Source: Net margins based on the series of ‘Special Studies in Agricultural Economics’

Net margins for laying hens are based on data from a commissioned survey into the economics of egg production undertaken in 1992. The lapse in time and changes in the industry that have occurred since that time mean that the margins shown here can only be broad estimates but the trends in margin are robust.

In 2002 there was a rise in average profitability over the previous year. This reflects reasonably buoyant egg prices coupled with year on year reductions in feed costs in the second half of 2002 due to lower feed cereal prices.

By the end of December 2003 average egg prices had risen to approximately 44p/dozen.

The value of egg imports has been growing at a slightly faster rate than that of exports since mid 1999.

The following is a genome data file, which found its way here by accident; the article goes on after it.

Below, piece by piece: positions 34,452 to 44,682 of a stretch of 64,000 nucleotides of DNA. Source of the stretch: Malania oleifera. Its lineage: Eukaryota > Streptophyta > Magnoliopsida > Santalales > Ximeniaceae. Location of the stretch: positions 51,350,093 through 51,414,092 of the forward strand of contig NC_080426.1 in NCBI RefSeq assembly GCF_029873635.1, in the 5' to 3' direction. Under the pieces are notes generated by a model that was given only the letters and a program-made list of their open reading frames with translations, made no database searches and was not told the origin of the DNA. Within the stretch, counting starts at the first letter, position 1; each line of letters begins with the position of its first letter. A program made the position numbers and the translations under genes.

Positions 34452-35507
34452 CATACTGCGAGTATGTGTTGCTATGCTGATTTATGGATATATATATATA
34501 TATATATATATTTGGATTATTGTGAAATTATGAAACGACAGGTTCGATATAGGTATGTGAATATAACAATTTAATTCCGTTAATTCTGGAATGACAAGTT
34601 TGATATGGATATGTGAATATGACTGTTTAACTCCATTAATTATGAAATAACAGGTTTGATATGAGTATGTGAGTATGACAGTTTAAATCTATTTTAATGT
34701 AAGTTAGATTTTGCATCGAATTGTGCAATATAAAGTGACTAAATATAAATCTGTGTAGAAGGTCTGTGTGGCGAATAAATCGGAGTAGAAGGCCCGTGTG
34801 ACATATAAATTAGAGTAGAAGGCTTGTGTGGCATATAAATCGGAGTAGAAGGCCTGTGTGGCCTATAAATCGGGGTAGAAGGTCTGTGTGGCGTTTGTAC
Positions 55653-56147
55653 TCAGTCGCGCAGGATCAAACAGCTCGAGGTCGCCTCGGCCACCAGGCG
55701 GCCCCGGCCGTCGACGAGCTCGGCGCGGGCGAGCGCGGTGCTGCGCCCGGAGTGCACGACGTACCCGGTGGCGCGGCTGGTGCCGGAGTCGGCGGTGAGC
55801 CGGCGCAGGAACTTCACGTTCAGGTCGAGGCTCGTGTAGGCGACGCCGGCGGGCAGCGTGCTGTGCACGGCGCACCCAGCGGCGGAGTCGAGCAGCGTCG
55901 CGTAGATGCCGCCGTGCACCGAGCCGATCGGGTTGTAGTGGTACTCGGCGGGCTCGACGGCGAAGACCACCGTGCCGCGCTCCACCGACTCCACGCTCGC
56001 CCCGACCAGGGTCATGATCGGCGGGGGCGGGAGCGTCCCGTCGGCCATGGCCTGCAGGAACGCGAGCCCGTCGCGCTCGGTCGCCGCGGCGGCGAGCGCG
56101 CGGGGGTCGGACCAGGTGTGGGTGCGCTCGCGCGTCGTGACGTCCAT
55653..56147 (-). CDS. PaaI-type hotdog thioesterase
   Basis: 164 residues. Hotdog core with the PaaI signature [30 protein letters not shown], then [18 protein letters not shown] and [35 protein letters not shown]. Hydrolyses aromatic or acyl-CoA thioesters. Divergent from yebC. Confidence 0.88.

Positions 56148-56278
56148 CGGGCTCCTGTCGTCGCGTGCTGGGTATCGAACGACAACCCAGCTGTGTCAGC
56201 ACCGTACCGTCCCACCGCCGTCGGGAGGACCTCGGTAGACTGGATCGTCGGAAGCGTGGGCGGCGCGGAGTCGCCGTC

Table Chickens (Broilers)


Net margins for broilers are estimates based on data from a variety of sources - the margins shown here should only be regarded as broad estimates but the trends in margin are robust.

Profitability in the broiler sector increased in 2002/03. This reflects year on year reductions in feed costs from mid 2002 onwards due to the lower cereal and soya prices. Poultry prices are currently 50p per kg.

As with the pig sector, future poultry margins will be affected by the increase in cereal prices from the 2003 harvest.

Total UK broiler production in 2003 was 4 per cent higher than in 2002 at 1,245 thousand tonnes.

The value of UK poultrymeat imports consistently exceeds that of exports and the gap has widened in recent years.


To read the full report, including tables, please click here (PDF Format)

Source: Defra - March 2003